However, economists worry that current methods for the calculation of damages in wrongful death actions result in inefficiently low damage payments, leading to under-deterrence of dangerous corporate decisions.  Ford’s decision in the 1970s not to relocate the gas tank on the Ford Pinto is illustrative of this problem.  Upon learning of a problem with its gas tank location, Ford had to decide whether to move the location of the gas tank, at a cost of $137.5 million or to make no changes and incur liability for the defect’s resulting injuries and fatalities.  Ford estimated that the defect would result in approximately 180 burn deaths and a similar number of burn injuries and estimated its liability for each wrongful death at $200,000 and each burn injury at $67,000.  Based on the following calculations, Ford rationally decided to forgo moving the gas tank. 11

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If Ford had believed that it would be held liable for total value that society places on human life (which Viscusi estimates at $5 million), Ford would likely have decided to replace the gas tanks.  Such a decision is economically more efficient, as it forces Ford to consider the entire societal cost of each wrongful death.13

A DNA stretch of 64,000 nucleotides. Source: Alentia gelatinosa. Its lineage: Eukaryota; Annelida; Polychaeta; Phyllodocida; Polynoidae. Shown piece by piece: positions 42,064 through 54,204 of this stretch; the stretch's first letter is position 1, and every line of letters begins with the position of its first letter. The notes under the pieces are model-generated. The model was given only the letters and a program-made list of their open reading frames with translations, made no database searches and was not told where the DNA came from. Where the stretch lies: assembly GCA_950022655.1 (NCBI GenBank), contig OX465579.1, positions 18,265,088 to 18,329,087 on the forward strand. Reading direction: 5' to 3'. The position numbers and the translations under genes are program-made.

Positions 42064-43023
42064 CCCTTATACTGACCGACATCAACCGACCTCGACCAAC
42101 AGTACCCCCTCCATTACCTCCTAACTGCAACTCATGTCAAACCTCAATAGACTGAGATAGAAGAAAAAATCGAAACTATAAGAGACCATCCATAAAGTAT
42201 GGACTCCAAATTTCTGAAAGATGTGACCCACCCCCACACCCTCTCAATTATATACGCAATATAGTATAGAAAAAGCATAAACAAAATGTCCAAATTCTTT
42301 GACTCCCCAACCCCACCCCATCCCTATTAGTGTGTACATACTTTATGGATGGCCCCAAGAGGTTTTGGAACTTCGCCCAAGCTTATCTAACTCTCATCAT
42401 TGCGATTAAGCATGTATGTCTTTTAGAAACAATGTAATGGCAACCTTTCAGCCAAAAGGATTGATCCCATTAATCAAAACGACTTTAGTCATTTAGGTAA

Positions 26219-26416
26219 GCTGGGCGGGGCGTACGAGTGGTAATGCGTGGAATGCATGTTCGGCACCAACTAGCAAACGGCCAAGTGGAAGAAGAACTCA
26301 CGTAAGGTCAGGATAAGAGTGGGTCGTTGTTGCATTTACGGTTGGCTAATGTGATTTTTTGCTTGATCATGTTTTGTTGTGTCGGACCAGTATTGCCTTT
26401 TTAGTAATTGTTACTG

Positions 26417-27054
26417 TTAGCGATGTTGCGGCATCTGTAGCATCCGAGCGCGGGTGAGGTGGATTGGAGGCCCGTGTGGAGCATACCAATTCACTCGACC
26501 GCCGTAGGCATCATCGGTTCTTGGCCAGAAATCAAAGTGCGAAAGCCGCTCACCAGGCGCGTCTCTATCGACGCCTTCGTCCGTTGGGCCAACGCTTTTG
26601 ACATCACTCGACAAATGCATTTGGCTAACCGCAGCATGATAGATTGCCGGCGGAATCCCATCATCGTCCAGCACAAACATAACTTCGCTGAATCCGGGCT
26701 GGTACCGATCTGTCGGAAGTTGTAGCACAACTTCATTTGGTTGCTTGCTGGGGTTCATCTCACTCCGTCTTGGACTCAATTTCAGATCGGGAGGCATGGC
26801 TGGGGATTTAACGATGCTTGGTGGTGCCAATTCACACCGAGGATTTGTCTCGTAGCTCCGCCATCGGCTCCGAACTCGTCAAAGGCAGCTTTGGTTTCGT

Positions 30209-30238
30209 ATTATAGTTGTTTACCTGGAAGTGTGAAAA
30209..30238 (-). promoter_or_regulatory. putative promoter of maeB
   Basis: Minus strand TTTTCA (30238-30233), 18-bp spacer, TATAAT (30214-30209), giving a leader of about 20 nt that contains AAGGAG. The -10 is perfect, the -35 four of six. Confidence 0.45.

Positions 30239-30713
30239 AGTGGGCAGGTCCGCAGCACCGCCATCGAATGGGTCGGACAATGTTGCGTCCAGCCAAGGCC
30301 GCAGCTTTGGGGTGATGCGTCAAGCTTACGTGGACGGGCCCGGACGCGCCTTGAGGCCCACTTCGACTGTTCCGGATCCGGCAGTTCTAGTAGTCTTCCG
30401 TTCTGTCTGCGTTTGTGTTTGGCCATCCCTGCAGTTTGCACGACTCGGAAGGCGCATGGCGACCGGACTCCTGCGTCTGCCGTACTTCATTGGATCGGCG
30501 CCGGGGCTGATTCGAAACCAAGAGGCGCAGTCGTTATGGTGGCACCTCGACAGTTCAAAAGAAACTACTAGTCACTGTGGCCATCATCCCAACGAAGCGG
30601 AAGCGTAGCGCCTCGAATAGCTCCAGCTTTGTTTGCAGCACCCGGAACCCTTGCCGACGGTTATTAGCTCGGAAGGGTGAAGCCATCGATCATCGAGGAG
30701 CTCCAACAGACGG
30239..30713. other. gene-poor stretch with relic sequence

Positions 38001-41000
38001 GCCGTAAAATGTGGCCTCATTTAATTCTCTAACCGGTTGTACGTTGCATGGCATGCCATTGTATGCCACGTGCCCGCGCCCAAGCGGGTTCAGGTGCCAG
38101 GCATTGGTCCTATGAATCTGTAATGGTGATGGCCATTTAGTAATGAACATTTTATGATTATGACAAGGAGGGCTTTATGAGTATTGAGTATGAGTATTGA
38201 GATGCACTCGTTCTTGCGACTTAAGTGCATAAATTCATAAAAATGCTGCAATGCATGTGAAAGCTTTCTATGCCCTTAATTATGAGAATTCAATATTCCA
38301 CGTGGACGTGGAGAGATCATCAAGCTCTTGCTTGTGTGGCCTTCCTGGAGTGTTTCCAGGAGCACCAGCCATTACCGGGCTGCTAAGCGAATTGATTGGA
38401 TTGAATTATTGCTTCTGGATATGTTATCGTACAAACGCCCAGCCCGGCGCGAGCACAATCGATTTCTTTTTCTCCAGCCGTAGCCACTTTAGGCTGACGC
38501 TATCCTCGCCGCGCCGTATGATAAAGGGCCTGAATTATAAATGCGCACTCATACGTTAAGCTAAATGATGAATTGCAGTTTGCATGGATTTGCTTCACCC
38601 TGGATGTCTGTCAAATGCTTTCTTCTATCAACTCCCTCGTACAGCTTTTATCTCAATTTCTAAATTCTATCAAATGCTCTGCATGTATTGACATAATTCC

While proponents of the willingness-to-pay method acknowledge that the method is not meant to calculate the value of a specific individual’s life, they insist that expert testimony on the value of a statistical life would be useful to juries in wrongful death suits.  Albrecht argues that expert testimony by economists on the general average value of human life with adjustments based on the individual’s personal characteristics (e.g., age or income) would be helpful to juries in calculating damages in wrongful death actions.  While such testimony would not provide a direct estimate of damages to the specific plaintiff involved in the litigation, expert testimony would be particularly useful when traditional valuation methods make it difficult to calculate the plaintiff’s future earnings, perhaps because the plaintiff is unemployed, very young, or retired.14